Academic journal article Journal of Theory Construction and Testing

Almost Normal: A Practice-Oriented Conceptual Model of Adolescents Living with Implantable Cardioverter Defibrillators

Academic journal article Journal of Theory Construction and Testing

Almost Normal: A Practice-Oriented Conceptual Model of Adolescents Living with Implantable Cardioverter Defibrillators

Article excerpt


Being an adolescent with an implantable cardioverter defibrillator (ICD) is unique experience that requires astute observation and informed nursing practice. The Almost Normal Model for Adolescents Living with ICDs, a conceptual model, was derived from the findings of a qualitative study with adolescents living with ICDs. The constructs of the model include: Life Interrupted, Sometimes it's Tough, It Cuts Both Ways, Still the Same Except, Transcendental Acceptance, and Living a Regular Life. Presented here in its first iteration, this model provides a window into the experience of adolescents with an ICD from the time of initial implant to their eventual adjustment - driven by a desire for normalcy. Although refinement and model testing are needed, this model may guide interventions and provide insight for those who care for adolescents with ICDs.

Key Words: Adolescent, conceptual model, implantable cardioverter defibrillator, nursing practice, psychosocial issues

J.S. was hospitalized for the first time at the age of 15 years. He was diagnosed with the congenital form of Long QT Syndrome after an episode of syncope during basketball practice, was an outstanding basketball player, but his aspirations for a future in basketball disappeared with his new diagnosis: a primary electrical abnormality which predisposed him to lethal cardiac arrhythmias and sudden cardiac death (SCD). Not long after his diagnosis, medication was started and plans to insert an implantable cardioverter defibrillator (ICD) were made. The device was successfully implanted, and J. S. was discharged from the hospital.

A few months after his discharge from the hospital, J. S. was readmitted for recurrent syncope and medication adjustment. During this hospitalization, he expressed concern regarding his family situation, having an ICD, and not being able to play basketball anymore. A psychokgical consult was recommended, but he refused. Two months hter, J.S. committed suicide.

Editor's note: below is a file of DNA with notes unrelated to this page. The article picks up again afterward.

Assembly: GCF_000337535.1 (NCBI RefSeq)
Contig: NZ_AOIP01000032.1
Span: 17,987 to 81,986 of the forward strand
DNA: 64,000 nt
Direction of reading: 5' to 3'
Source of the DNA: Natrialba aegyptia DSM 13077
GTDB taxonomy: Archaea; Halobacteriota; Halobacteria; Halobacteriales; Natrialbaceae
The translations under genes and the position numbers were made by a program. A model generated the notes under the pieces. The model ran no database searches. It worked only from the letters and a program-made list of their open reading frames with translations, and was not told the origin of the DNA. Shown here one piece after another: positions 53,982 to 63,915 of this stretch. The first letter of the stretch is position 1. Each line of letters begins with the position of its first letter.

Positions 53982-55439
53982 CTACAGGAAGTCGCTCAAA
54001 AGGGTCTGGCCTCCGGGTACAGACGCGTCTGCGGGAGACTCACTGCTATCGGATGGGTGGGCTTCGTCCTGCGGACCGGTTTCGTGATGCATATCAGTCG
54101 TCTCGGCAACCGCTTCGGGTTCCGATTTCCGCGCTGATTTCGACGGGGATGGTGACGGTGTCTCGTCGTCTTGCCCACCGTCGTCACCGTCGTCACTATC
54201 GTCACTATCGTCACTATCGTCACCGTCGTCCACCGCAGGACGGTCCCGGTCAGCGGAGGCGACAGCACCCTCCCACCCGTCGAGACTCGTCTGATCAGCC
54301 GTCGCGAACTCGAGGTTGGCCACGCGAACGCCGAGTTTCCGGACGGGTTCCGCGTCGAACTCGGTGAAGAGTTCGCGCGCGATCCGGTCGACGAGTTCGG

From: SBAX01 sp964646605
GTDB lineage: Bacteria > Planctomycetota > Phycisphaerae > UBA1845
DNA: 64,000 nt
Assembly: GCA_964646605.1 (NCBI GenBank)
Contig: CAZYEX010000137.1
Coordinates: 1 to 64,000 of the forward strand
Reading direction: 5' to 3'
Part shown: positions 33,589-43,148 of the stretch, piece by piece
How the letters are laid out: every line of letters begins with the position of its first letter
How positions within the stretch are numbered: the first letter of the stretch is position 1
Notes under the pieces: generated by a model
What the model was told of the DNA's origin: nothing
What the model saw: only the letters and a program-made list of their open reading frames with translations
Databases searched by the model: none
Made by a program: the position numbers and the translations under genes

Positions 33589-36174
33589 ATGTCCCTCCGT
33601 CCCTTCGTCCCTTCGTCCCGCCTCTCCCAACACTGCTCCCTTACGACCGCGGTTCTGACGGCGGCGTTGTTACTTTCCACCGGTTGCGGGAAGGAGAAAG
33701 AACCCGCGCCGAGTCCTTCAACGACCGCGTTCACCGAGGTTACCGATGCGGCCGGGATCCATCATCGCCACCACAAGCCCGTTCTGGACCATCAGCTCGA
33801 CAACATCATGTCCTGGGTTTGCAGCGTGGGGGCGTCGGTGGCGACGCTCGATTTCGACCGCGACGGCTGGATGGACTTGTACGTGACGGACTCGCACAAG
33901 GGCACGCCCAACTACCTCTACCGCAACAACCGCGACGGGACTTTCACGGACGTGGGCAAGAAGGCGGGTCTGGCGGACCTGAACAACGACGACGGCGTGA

J.S.'s story depicts a hard reality for adolescents with lifethreatening cardiac arrhythmias (LTCA). Pediatric patients who experience LTCA or familial diseases that put them at risk for SCD must undergo treatment rapidly with little time to assimilate the complex, chronic nature of the condition. Treatment for LTCA often entails surgical implantation of an ICD. Though the treatment of using an ICD for a child or adolescent is the same as that for adults, the experience of the adolescent is influenced by developmental issues. The presence of LTCA alone during adolescence typically creates much anxiety, which can be exacerbated by implantation of a device designed to prevent SCD.

Nurses caring for adolescents do not fully understand how to support their vulnerable patients during this traumatic but important journey (DeMaso, Neto, & Hirshberg, 2009). Understanding their experience is essential to facilitating a successful transition from living life as a normal, healthy teen to living life with an ICD. The model presented here, Almost Normal: A Model for Adolescents Living with Imphntable Cardioverter Defibrillators (see Figure 1), explains the journey for adolescents with ICDs, and offers nursing interventions for facilitating a positive experience. Fawcett's criteria for theory evaluation (Fawcett, 2000) were used to outline the following discussion, which includes the origins of the model, the philosophical framework, strategies for model formulation, constructs of the model, focus of the model, and implications for nursing practice.

Origins of the Model

Life-threatening cardiac arrhythmias are relatively uncommon in children and adolescents. Pediatric patients experiencing LTCA and the subsequent placement of ICUs, however, have specific physical and developmental needs. It is important that nurses and othet health care providers understand these special needs and be ready to address those needs with informed responses. …

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